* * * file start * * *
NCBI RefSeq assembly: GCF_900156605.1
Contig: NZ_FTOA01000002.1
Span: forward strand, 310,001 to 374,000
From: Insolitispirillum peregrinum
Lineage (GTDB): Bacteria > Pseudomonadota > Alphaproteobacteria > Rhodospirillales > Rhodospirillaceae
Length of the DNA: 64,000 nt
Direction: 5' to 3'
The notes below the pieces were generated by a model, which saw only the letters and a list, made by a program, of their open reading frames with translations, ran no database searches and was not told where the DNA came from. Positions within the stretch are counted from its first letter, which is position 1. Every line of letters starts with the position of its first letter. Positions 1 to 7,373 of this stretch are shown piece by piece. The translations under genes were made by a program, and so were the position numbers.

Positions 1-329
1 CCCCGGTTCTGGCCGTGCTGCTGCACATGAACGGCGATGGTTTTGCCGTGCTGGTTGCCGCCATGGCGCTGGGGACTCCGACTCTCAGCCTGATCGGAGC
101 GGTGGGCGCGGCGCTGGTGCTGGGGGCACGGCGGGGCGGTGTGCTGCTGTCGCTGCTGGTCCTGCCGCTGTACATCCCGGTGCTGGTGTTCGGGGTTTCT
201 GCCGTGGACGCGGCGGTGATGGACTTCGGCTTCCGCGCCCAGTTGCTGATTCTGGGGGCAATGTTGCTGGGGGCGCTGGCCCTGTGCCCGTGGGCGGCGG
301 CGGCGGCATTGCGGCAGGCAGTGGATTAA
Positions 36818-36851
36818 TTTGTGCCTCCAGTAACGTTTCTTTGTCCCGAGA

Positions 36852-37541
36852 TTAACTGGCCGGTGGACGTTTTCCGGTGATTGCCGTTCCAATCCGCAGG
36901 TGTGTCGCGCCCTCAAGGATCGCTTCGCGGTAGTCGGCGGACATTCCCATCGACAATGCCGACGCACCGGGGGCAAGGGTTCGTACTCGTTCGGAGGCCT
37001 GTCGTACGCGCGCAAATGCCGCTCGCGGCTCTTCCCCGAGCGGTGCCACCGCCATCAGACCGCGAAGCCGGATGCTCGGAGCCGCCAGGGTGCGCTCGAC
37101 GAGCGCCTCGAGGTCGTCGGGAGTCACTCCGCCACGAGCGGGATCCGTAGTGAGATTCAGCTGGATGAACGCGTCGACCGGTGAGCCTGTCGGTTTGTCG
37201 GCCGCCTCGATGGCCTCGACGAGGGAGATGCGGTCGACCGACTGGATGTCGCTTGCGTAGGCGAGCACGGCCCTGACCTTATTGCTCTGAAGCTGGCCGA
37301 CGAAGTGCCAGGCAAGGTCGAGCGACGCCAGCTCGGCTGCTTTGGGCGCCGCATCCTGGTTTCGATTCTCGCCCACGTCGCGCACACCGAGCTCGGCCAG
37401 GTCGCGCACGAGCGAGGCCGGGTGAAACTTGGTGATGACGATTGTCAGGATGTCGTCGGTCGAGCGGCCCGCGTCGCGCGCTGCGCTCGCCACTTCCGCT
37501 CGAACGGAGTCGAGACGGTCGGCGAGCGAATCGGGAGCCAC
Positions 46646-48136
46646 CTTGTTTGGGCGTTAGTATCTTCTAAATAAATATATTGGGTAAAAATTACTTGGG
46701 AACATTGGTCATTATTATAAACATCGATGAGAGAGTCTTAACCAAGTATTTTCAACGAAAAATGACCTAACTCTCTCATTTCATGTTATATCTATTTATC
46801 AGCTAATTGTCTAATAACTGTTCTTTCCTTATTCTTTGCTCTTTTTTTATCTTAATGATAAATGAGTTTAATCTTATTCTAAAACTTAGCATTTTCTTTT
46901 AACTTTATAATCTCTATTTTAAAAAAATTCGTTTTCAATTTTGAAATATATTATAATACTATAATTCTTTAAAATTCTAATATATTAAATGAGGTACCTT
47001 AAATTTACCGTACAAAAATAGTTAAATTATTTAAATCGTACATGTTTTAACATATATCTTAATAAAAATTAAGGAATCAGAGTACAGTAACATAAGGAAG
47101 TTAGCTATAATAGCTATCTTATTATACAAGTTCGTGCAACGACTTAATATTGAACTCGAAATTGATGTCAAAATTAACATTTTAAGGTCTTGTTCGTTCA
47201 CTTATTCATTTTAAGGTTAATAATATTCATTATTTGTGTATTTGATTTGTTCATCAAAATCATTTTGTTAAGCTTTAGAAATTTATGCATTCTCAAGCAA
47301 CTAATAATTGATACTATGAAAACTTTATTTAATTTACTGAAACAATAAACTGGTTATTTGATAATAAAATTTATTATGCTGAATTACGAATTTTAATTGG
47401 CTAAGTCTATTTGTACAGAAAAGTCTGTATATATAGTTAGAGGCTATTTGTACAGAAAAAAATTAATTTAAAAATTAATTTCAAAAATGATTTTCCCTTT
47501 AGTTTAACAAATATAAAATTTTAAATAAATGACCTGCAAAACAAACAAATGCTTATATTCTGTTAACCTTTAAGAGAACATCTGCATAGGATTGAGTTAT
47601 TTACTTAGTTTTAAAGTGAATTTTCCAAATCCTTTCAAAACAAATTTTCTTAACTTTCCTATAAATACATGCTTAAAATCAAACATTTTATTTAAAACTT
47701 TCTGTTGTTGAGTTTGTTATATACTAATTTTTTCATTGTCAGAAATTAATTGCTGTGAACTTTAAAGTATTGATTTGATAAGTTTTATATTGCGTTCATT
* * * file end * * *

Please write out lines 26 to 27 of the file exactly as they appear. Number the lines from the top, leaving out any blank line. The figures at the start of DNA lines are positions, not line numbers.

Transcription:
46646 CTTGTTTGGGCGTTAGTATCTTCTAAATAAATATATTGGGTAAAAATTACTTGGG
46701 AACATTGGTCATTATTATAAACATCGATGAGAGAGTCTTAACCAAGTATTTTCAACGAAAAATGACCTAACTCTCTCATTTCATGTTATATCTATTTATC